How to rewrite India’s toy story

While there might be no disputing India’s rich toy-making tradition, the industry is langu­ishing for lack of investment and technology, and also owing to competition from cheap im­ports.

At the mega toy fair in February this year, Prime Minister Narendra Modi spoke of two ancient Indian board games, chess and ludo, to emphasise the rich legacy of the country’s toy industry.

And now again he’s made a case for innovation in this industry to boost exports and improve India’s position in “Toyconomy”, as he called it, saying our share in the $100-billion global toy market is currently a mere 1.5 per cent.

Market research agency IMARC echoes Modi when it says that in India, toys date back 5000 years to the Indus Valley Civilisation.

The earliest ones included whistles shaped like birds, toy monkeys that could slide down a string and small carts made from materials found in nature such as sticks, clay and rocks.

While there might be no disputing India’s rich toy-making tradition, the industry is langu­ishing for lack of investment and technology, and also owing to competition from cheap im­ports.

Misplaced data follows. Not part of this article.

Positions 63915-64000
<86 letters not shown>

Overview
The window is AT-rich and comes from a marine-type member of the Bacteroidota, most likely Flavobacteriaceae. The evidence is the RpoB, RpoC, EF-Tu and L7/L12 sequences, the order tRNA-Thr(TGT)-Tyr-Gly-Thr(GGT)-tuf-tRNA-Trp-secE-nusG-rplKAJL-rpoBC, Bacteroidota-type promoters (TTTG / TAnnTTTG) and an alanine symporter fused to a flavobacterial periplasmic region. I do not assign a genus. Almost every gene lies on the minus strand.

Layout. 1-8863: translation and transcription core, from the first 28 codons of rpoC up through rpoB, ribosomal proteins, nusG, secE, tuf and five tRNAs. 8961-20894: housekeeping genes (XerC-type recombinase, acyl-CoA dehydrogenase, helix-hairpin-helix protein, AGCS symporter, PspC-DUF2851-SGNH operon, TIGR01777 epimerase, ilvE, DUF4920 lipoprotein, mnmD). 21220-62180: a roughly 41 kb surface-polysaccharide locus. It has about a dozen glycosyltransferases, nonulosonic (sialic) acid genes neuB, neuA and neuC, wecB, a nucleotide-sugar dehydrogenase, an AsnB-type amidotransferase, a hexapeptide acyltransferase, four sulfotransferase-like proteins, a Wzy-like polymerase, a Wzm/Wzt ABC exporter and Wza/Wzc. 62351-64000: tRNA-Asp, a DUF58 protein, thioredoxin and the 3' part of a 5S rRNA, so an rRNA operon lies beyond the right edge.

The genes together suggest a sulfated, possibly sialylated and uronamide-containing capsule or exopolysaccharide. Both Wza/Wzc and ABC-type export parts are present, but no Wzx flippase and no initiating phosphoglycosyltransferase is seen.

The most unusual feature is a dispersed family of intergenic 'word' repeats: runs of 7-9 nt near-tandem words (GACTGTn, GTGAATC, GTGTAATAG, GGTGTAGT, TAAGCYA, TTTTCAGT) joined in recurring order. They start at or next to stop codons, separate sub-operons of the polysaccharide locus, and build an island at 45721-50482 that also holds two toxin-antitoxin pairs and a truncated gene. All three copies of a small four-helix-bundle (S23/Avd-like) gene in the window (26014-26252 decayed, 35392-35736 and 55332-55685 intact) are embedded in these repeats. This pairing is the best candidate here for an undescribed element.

And though it has been listed among 24 key sectors under the government’s Atm­an­irbhar Bharat Ab­h­i­y­aan, the question re­m­­ains: will this push help pl­ace it in the global game?

Currently, 80-odd per cent of the toys sold in India are imported — nearly 60 per cent of them from China.

The local toy industry is fragmented, with 85 per cent falling in the “micro” category of the micro, small and medium enterprises (MSMEs) where investment in plant and mach­inery does not exceeding Rs 25 lakh.

The industry suffers from both lack of scale and innovation.

Ajay Aggarwal, president of the Toy Association of India (TAI), says the local market remains flooded with cheap Chinese imports since China supports its manufacturers.

“In India, toy parts are mostly made by hand in factories spread over just 200-250 metres and employing 15-20 workers,” he says.